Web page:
10 ‘Respecting freedom’ This response puzzled Jenna because the point she was making was that there was room for variation in both cultures. Bekka explained that individualist cultures were different because they were based on valuing self-expression and determination and therefore there could be a lot more variation of behaviour and people were free to not be on time if they wished, and that that would be respected. As time went on Jenna felt that her relationship with Bekka soured. The more Jenna felt she was coming out and asserting herself in front of local students and tutors, the more Bekka went on about how different their cultures were. ‘Essentialist culture and language’ discourse on the defence Cultural contestation Taking ownership Global position and politics

11 Being ‘Westernised’ Then, in one of their coffee sessions, Bekka announced that she had noticed a remarkable change in Jenna – that she really had become so Westernised. Jenna wasn’t sure how to take this. She felt that Bekka was congratulating her; but Malee was horrified when she mentioned this to her and said that the people here just couldn’t stand the idea that foreigners could be as expressive, independent and critical as they were without having learnt it from them and having become assimilated into their ways. ‘West as steward’ discourse The critical insider friend Global position and politics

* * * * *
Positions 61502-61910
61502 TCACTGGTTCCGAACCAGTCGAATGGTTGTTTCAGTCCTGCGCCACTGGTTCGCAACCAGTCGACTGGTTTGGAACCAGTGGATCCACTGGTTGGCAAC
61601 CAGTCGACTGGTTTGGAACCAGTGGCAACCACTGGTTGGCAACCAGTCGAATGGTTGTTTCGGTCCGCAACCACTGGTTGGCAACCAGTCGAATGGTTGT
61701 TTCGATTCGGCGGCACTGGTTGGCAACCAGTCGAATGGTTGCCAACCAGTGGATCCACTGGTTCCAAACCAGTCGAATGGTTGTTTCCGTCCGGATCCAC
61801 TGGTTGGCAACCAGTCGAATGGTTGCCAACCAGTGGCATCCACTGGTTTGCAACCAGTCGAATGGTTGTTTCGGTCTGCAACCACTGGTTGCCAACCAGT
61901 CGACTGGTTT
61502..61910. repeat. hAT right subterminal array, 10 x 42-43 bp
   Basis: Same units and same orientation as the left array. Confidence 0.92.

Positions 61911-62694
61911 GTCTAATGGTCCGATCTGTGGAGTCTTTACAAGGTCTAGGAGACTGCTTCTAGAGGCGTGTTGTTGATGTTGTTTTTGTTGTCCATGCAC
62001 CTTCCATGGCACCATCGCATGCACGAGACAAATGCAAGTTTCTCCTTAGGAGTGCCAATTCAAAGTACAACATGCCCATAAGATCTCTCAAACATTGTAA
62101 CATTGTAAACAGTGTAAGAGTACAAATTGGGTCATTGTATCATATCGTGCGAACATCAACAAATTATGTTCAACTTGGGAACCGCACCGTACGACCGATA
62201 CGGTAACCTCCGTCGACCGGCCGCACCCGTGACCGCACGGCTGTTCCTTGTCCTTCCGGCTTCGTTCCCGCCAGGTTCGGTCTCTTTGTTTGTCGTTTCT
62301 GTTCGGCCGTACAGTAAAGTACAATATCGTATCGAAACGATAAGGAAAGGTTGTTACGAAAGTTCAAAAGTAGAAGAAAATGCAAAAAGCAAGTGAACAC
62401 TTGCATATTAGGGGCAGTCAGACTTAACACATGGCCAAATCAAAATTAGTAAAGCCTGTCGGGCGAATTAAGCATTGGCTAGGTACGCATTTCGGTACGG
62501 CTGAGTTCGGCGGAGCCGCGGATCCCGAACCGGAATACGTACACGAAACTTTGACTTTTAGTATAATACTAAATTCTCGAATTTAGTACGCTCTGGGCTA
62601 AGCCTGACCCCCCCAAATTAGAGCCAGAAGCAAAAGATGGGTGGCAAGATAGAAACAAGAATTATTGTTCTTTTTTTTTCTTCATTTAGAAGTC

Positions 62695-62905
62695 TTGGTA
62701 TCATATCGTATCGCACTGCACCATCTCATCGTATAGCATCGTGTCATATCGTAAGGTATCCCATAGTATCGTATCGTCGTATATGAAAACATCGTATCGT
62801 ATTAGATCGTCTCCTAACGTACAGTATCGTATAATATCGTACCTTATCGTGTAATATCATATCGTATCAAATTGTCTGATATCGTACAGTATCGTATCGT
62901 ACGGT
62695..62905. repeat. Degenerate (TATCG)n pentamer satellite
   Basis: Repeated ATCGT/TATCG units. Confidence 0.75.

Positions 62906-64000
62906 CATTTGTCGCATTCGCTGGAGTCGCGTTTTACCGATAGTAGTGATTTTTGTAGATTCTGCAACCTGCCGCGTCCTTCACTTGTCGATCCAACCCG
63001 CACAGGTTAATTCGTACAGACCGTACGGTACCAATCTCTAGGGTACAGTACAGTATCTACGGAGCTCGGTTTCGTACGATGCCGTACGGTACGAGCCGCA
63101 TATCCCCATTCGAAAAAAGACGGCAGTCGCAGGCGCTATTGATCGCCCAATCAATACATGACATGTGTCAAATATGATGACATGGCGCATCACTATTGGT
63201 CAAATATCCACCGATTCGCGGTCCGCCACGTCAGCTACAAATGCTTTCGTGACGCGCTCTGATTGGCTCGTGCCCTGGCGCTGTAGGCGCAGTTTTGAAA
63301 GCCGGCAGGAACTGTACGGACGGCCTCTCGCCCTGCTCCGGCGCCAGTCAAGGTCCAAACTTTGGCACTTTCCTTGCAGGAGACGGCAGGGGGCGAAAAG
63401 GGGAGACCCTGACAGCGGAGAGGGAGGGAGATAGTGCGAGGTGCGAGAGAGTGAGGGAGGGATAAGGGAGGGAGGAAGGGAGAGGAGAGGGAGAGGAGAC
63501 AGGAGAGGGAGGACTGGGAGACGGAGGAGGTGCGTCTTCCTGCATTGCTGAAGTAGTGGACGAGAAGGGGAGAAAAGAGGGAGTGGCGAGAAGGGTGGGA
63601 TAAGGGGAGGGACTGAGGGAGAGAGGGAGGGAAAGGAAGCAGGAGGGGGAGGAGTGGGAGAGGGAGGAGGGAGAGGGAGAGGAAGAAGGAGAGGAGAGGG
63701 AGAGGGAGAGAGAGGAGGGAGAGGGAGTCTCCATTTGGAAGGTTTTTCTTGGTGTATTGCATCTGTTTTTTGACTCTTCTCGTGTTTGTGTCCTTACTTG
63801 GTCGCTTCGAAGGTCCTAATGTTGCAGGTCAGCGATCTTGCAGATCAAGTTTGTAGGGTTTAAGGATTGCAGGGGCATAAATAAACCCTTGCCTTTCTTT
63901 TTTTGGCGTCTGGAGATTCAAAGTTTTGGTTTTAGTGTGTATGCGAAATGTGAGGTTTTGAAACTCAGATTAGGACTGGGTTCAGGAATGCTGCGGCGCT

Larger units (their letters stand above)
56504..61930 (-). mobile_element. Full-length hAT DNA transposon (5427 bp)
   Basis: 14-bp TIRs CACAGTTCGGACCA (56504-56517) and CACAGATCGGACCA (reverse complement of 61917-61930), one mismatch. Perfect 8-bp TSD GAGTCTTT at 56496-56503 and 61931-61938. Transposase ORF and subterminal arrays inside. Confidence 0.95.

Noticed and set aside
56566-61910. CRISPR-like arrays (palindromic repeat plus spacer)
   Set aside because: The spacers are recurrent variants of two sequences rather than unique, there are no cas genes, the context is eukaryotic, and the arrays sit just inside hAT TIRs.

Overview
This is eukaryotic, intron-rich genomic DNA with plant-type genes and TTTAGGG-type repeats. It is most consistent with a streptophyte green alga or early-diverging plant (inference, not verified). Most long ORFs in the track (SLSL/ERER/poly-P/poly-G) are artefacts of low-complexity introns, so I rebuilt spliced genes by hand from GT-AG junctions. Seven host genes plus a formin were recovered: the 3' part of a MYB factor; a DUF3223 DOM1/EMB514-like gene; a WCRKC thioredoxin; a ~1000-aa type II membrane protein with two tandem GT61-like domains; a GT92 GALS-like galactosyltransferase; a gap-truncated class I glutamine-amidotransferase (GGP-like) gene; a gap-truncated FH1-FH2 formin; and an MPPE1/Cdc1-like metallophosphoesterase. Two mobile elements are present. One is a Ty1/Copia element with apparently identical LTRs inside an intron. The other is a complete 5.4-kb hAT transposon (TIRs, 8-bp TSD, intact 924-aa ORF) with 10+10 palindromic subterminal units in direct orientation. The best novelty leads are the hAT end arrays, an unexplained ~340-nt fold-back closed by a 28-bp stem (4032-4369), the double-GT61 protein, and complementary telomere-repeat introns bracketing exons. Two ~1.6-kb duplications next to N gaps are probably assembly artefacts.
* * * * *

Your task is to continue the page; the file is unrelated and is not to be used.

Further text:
12 Cultural resources Global position & politics Statements about culture Underlying universal cultural processes Western culture values the right for individuals to be what they want People from other cultures have and practice these values they must have become Westernised and be like us MaleeBekka ‘My culture is individualist and your culture is collectivist, authoritarian and hierarchical’ My culture also values the right for individuals to be what they want We do not have to be Westernised or assimilated to have these values ‘My culture cannot be defined and pinned down in this way’ Constructing cultural explanations to deal with high stake conflict Resisting assimilationImagining assimilation The right to behave as one wishes Knowledge of collectivism and individualism

13 Observations The ‘essentialist culture and language’ discourse provides the shared language for the encounter The ‘critical cosmopolitan’ discourse is acted but not spoken Bekka is unaware of her ‘West as steward’ discourse Underlying universal cultural processes can both encourage cultural travel and increase prejudice Assimilation therefore seems a harmless obvious She doesn’t understand the patronising nature of ‘Westernisation’ even though its a ‘loss of culture’ Almost everything that Jenna and Malee think and do remains unrecognised Jenna and Malee are more critical than Bekka